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July & August Short Takes

Koichi Hiroki and Takeshi Shibuya "So Quiet", Mugendo MG-001, 1998 The duet combination of nylon-string guitar and acoustic piano on Koichi Hiroki's "So Quiet" is such a familiar blending of congruent textures that I expected to be able to effortlessly cite jazz recordings in the same format that have gone before. Hasn't Chick Corea recorded a duet with Bill Connors? Lyle Mays with Pat Metheny? Hmmm... well, maybe this format is not so familiar, but the music on this disc has itself an ease which is as comfortable and unpretentious as your favorite cotton sweatshirt. Hiroki teams up with pianist Takeshi Shibuya to offer up a well-performed sampler platter of jazz compositions by the greats: Jobim, Mingus, Brubeck and Monk. But not surprisingly, the sentiment conveyed by Hiroki's playing seems to come alive on his own three creations on this CD, notably "Gal", a Brasilian-flavored musical jaunt. Although I hear little on "So Quiet" that innovates, I do hear a jazz guitar voice coming into its own that will likely carry far beyond the Japanese shoreline in the future.

Jerry Douglas, Russ Barenberg & Edgar Meyer "Skip, Hop & Wobble", Sugar Hill Records SH-CD-3817, 1993 One week after buying Douglas, Barenberg and Meyer's seven year old release "Skip, Hop and Wobble" on a lark, I providentailly received my 10th Anniversary Issue of Acoustic Guitar Magazine. Lo and behold, Jerry Douglas is named one of the "Artists of the Decade". They're right on target with this call, and this trio format is a great way to be introduced to his dobro talents. As guitarist Russ Barenberg eloquently writes in the liner: "The relatively spare environment encourages playing that is rhythmically sturdy and texturally interesting, yet it still provides the support and interactive stimulation that help draw out and energize your ideas". Or, as Barenberg more succintly puts it: "kick without drums"! These guys are creative players. They don't just state a theme, they send it through permutations and inversions that keep the listener enthralled. This is such progressive bluegrass that it borders on jazz. Listen to "Squeezy Pig" and "Monkey Bay" and tell me if this isn't something you might hear from the likes of Ry Cooder or Bill Frisell. Buy Skip, Hop & Wobble

Dallas Gordon "Guitar Passion", Farren Music, 2000 Although a press release for Dallas Gordon's "Guitar Passion" draws comparisons to Laurence Juber, this doesn't seem accurate to me. Especially on cuts where the guitars are double-tracked such as "Bridge of Time" and "South of the Border", or produced with the addition of congas and strings such as on "Six String Serenade" and "Groovin'", Gordon has successfully duplicated the smooth new age stylistic stamp of Acoustic Alchemy. That's not to say he doesn't sometimes pare down to a minimalistic and reflective approach: "Americana", "Smoke and Mirrors" and "Nightwatch" could be tracks from Phil Keaggy's "Beyond Nature" or "Acoustic Sketches". Although "Guitar Passion" might at first blush seem like the kind of recording that nonguitarists would pop into their player to serve as background music, a closer listen reveals some nice compositions and an articulate style which engages on a much higher plane. Gordon is a bit of a mystery man about whom I could find little published on the net or elsewhere. But talent inevitably creates a buzz, which for Dallas Gordon I suspect will be forthcoming. Buy Guitar Passion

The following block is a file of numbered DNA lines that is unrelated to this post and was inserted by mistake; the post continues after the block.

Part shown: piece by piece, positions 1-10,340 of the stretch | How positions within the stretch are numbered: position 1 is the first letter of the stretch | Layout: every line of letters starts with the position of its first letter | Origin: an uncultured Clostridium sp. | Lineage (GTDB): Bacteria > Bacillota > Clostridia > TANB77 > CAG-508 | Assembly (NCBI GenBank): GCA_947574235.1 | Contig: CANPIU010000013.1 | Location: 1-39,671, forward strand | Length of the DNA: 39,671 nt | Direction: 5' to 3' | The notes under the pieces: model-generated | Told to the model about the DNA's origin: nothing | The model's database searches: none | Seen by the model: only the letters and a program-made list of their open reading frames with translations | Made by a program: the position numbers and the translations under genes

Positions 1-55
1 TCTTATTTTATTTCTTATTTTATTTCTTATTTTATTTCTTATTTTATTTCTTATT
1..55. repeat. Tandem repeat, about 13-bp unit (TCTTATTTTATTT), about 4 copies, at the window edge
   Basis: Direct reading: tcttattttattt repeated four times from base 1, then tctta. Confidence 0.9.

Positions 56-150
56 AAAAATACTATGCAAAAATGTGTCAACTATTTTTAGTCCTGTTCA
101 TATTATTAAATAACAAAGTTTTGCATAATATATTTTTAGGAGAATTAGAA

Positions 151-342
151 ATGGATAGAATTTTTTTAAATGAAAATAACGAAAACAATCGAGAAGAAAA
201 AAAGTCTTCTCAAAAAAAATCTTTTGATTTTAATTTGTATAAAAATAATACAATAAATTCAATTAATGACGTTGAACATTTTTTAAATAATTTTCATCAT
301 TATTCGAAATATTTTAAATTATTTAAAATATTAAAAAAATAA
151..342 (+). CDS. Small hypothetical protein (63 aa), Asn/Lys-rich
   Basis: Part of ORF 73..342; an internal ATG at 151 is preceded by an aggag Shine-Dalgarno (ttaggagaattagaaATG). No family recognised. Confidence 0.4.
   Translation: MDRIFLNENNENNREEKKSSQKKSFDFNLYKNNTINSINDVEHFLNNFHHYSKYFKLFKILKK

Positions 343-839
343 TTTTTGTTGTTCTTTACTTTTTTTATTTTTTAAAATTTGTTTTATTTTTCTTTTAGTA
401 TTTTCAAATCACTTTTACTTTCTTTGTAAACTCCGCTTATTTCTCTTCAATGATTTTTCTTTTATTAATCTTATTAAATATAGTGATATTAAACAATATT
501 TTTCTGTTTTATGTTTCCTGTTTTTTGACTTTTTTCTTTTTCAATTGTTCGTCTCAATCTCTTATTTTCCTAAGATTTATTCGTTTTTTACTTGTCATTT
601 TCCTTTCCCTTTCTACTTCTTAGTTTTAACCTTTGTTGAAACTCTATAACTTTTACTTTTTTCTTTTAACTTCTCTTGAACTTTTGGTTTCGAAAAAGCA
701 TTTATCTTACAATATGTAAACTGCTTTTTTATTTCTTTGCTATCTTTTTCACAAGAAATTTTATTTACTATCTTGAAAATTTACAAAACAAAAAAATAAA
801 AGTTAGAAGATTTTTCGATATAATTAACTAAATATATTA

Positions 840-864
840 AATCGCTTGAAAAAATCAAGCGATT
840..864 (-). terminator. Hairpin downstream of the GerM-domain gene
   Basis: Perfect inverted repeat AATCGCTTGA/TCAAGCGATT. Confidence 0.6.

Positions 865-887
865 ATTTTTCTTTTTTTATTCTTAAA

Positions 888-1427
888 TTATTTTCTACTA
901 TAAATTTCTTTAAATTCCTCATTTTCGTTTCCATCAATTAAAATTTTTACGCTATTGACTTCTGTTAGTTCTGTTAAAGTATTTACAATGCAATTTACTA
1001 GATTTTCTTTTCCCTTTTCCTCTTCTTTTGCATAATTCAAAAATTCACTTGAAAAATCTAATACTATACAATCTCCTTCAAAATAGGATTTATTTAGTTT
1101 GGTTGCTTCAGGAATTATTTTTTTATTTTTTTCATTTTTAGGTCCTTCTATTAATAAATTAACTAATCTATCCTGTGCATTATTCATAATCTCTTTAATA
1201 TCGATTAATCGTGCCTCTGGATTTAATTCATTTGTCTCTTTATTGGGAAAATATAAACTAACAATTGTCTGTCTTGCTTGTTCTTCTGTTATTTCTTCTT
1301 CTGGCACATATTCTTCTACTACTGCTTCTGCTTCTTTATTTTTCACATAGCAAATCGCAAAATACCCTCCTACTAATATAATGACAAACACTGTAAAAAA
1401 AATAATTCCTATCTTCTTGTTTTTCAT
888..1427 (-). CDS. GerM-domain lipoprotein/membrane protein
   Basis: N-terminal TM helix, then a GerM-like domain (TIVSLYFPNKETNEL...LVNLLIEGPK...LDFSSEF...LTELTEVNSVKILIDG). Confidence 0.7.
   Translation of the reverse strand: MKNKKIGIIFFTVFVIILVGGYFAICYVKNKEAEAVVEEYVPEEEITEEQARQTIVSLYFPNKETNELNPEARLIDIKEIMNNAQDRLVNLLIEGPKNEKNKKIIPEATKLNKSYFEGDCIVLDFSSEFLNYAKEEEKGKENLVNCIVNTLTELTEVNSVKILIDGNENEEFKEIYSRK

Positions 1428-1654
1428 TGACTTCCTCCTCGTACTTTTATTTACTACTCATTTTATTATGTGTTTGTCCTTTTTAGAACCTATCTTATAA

Nadaka "Celebration", Rain Tree Records, 1999(?) Nadaka's life circumstances are at least as interesting as his music. A transplanted Canadian who took up residence in India at the age of 16, Nadaka has spent years studying classical Indian music. He conceived a "scalloped neck" acoustic guitar with movable frets adapted for his unique world sound. Although recorded and mixed in Nadaka's environs of Auroville, India, "Celebration" is not a backwater amateur production. The sound is one of polished clarity and the musicianship is highly professional. Nadaka is joined by Ganesh on violin and Shivamani on percussion, two fixtures within the classical Indian music community. Although I would tag this music as "new age" which luckily only occasionally lapses into monotony under the guise of meditative, Nadaka's skill on acoustic guitar is undisputed. He can play blisteringly quick runs such as on "Kondatam", yet can also exploit the nuances of silence and the simple beauty of the ring of open strings when it so serves the music.

Will Brady "Boxwork", 2000(?) The double-entendre of the title "Boxwork" isn't fully realized until you read the credits, wherein Will Brady dedicates this CD to his grandmother who worked in a box factory all her life. When I finally "got" it, the image of James Taylor's heroine in his song "Millworker" subliminally registered with me as a poignant preamble to much of the mood wafting from this solo acoustic guitar recording. Will Brady says that he "went for feel, mood, adventure -- most of this is improvised". Hence, some of "Boxwork has the feel of John Fahey... rough, raw, spontaneous. Brady proves himself a capable country blues picker on Mississippi John Hurt's "My Creole Belle", Brownie McGhee's "Trouble in Mind", and the traditional "Blessed Be the Name". His fingerpicking on the latter tune is in fact reputed to halt Civil War battles (you'll have to buy the CD to "get" that one...). This CD gets an "attaboy".

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